Here are a few tips to make decking the halls a little more safe and energy efficient!
Only use lights, decorations and cords with a ”NOEL” or U/L testing agency label. Make sure plugs and sockets are free of defects.
Do not tie together more than 3 extension cords.
Do not run cords under carpet or anywhere they could get crushed or cause a trip hazard.
Keep electrical devices out of the reach of children.
Do not leave lights on when going to bed or leaving the house.
Only use lights approved for outdoor use.
Do not hang outdoor lights with nails or tacks. Instead use insulated staples or hooks.
Keep outdoor lights away from power lines.
Fresh trees should be cut at a 45-degree angle about one inch above the original cut and place it in a sturdy stand. Make sure that it is securely anchored.
Place trees away from fireplaces, televisions and other heat sources. Fresh trees can dry out quicker if placed near a heat source making it more susceptible to fire. Make sure that fresh trees have plenty of water.
Artificial trees should be made of a fire resistant material. Never put lights on a metallic tree.
Whether you have an indoor or outdoor fireplace, do not burn boxes or wrapping paper in a fireplace. These materials ignite quickly and burn uncontrollably.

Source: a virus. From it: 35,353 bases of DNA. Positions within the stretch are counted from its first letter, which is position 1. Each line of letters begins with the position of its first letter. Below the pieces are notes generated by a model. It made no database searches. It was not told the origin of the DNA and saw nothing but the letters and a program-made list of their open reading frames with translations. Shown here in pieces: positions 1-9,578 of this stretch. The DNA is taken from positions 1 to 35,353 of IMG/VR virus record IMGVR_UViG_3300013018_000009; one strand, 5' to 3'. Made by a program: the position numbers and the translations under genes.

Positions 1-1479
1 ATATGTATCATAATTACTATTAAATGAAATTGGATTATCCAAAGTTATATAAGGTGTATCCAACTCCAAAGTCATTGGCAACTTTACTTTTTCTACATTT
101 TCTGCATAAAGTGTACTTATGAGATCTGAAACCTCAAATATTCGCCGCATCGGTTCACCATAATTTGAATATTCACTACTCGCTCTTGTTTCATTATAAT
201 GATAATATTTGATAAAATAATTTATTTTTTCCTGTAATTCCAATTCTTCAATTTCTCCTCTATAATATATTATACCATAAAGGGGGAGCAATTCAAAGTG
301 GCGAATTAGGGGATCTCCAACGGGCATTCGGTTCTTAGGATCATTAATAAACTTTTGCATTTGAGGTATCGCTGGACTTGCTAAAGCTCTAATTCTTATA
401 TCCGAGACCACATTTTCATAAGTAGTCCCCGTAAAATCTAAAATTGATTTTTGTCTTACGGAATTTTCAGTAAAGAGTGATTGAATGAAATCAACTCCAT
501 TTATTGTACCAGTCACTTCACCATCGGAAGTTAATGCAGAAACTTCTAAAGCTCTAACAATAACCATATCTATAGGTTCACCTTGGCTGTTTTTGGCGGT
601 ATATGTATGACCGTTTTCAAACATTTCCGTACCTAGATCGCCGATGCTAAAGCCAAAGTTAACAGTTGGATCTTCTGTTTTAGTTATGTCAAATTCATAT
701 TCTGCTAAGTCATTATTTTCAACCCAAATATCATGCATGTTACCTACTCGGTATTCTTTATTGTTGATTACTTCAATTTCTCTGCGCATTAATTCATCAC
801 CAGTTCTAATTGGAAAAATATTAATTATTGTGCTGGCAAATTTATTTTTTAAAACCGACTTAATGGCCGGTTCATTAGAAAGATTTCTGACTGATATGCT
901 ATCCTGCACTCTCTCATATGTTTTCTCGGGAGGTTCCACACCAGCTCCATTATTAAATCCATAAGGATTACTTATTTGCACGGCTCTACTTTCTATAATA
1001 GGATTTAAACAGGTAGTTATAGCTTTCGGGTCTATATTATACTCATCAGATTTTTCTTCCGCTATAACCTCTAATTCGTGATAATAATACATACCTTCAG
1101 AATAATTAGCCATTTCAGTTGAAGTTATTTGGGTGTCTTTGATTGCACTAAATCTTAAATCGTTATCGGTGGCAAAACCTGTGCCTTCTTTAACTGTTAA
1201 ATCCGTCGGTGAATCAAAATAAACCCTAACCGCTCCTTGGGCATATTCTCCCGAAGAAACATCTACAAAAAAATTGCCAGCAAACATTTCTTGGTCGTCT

Use a metal container and store container outdoors when cleaning out fireplaces. Ashes can remain hot for several hours if not days.
Everyone likes their house to shine brighter than all of the others on the block. That, of course, can cause an increase in your energy bill. The following is and easy way to help to calculate your energy cost during the holiday season.
Count the number of bulbs your using on your trees and decorations.
Check the wattage per bulb- one watt per bulb is normal.
Multiply watts per bulb by the number of bulbs your using.
Convert to kilowatts (kw)-1000 watts equals 1 kilowatt.
Estimate the number of hours in a month the lights are on. (5 hours per day X 30 days=150 hours)
Multiply the total kilo watt-hours by the total cost of electricity. Total cost for generation, transmission and distribution of electricity on average is 14 cents per kilowatt-hour. So, for example, the total cost of holiday lighting would be 150 kwh X .14 = $21.